“No Jew in modern times has yielded greater power on the world stage,” wrote J.J. Goldberg in “Jewish Power,” a 1996 book.
But he had sharp critics within the Jewish community. He helped marshal the Nixon administration’s unsuccessful opposition to the Jackson-Vanik Amendment, legislation designed to force the Soviet Union to improve treatment of its persecuted Jewish citizens.
His complicated balancing act during the 1973 Yom Kippur War, in which Egypt and Syria launched a surprise attack against Israel, came under intense scrutiny. Israeli military hero Moshe Dayan complained that Kissinger exchanged “the security of Israel for the good graces of the oil countries.”
After Ford lost the 1976 presidential election to Jimmy Carter, Kissinger moved on to a career as a consultant and lecturer on international affairs.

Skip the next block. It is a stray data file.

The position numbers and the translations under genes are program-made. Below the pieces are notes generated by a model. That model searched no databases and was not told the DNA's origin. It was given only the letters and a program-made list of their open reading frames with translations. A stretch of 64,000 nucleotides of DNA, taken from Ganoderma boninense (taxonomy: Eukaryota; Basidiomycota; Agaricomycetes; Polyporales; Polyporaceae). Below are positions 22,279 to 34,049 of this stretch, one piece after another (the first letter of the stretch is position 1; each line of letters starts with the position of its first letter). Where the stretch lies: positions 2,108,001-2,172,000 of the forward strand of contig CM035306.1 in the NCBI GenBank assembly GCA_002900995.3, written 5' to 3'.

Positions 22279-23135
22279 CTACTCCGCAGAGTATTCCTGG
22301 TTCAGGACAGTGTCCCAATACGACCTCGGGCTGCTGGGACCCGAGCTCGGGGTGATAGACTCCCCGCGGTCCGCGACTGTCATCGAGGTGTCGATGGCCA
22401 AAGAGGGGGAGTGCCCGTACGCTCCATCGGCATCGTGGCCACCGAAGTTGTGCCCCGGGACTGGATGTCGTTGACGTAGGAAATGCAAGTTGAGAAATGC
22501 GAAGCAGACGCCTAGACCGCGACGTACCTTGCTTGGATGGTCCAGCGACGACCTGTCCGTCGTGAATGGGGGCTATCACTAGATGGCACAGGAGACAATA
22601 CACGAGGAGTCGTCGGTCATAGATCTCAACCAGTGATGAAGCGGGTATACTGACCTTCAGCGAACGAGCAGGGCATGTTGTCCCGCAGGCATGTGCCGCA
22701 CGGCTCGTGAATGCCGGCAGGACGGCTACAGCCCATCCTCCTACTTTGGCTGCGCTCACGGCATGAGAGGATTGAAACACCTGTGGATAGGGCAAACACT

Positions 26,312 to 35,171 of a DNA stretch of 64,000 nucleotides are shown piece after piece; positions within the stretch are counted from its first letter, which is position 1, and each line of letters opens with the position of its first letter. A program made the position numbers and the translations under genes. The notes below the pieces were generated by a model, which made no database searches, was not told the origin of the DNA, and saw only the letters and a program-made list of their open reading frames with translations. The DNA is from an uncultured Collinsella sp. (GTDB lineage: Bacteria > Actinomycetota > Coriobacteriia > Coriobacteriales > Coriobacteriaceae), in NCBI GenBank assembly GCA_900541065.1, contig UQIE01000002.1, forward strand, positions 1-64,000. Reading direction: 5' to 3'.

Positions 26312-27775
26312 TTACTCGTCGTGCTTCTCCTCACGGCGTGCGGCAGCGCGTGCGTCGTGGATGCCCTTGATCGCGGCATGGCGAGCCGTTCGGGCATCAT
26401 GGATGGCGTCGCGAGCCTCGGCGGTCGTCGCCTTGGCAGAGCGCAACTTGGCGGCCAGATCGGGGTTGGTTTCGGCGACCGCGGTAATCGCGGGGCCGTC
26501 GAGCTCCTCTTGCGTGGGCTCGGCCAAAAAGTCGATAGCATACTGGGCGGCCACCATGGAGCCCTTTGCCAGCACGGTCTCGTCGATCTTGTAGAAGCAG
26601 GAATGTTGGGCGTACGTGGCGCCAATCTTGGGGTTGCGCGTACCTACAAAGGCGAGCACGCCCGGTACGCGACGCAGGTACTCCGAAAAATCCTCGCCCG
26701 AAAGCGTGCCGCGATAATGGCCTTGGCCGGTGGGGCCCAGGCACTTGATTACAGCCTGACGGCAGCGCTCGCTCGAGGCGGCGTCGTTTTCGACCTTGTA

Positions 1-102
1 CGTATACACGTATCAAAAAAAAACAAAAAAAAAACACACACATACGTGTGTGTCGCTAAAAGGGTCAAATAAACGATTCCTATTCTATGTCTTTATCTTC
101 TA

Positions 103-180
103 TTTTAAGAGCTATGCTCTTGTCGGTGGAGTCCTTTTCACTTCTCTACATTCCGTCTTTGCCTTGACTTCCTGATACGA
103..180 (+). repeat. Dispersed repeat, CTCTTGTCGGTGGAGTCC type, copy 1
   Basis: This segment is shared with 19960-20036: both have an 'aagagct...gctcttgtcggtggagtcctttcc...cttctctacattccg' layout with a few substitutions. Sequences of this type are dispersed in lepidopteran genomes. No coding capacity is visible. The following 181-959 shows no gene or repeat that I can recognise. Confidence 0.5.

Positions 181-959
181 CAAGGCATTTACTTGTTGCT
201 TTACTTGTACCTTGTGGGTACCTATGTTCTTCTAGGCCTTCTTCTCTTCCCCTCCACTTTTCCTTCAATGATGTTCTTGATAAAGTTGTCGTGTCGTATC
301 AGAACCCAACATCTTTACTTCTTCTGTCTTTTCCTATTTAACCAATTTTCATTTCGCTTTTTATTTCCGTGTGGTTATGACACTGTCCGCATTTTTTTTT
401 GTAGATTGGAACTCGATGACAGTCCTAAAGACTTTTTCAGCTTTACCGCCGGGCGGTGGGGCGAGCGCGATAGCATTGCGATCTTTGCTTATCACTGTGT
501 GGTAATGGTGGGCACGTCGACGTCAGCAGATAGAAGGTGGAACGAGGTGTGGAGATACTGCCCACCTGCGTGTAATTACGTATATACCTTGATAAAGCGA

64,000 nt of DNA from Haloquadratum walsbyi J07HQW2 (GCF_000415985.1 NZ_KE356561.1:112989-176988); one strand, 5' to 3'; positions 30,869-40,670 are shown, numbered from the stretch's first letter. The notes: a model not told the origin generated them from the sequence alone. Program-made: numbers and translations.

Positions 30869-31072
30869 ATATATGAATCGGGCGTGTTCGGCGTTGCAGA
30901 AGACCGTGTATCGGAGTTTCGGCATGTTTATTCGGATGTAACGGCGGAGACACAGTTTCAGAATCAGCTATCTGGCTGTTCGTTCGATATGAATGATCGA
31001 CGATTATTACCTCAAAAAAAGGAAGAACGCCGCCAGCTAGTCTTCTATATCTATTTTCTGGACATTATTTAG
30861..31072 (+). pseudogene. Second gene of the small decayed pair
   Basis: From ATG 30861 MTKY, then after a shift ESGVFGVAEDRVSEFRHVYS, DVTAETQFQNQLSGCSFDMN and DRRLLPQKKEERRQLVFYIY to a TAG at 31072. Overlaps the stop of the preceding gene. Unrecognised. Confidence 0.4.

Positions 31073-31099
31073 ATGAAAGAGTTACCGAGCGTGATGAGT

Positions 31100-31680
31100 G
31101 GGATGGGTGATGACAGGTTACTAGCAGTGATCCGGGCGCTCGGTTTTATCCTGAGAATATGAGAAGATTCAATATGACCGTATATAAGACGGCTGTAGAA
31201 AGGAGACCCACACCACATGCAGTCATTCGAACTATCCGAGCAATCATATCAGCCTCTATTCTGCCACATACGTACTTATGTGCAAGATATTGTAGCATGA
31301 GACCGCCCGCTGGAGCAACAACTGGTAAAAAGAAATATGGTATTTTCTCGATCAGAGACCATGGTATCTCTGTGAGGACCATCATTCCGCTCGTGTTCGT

President Ronald Reagan subsequently appointed him to chair the National Bipartisan Commission on Central America. It was one of many boards and commissions he would serve on; for instance, when Elizabeth Holmes wanted to enhance the credibility of her over-hyped Silicon Valley startup Theranos, she brought in Kissinger and George Shultz for a double dose of prestige.
Kissinger was a prolific author, with a career capped by his three volumes of White House memoirs: “White House Years,” “Years of Upheaval,” and “Years of Renewal.” A 2011 book, “On China,” discussed his role in the opening of China.
He could also always be counted on to offer informed commentary, either on TV or in print. Kissinger’s approach to the practical applications of American power never changed very much; he always attempted to cut through conventional rhetoric to find what he perceived as deeper truths about what the United States needed to do in each new situation.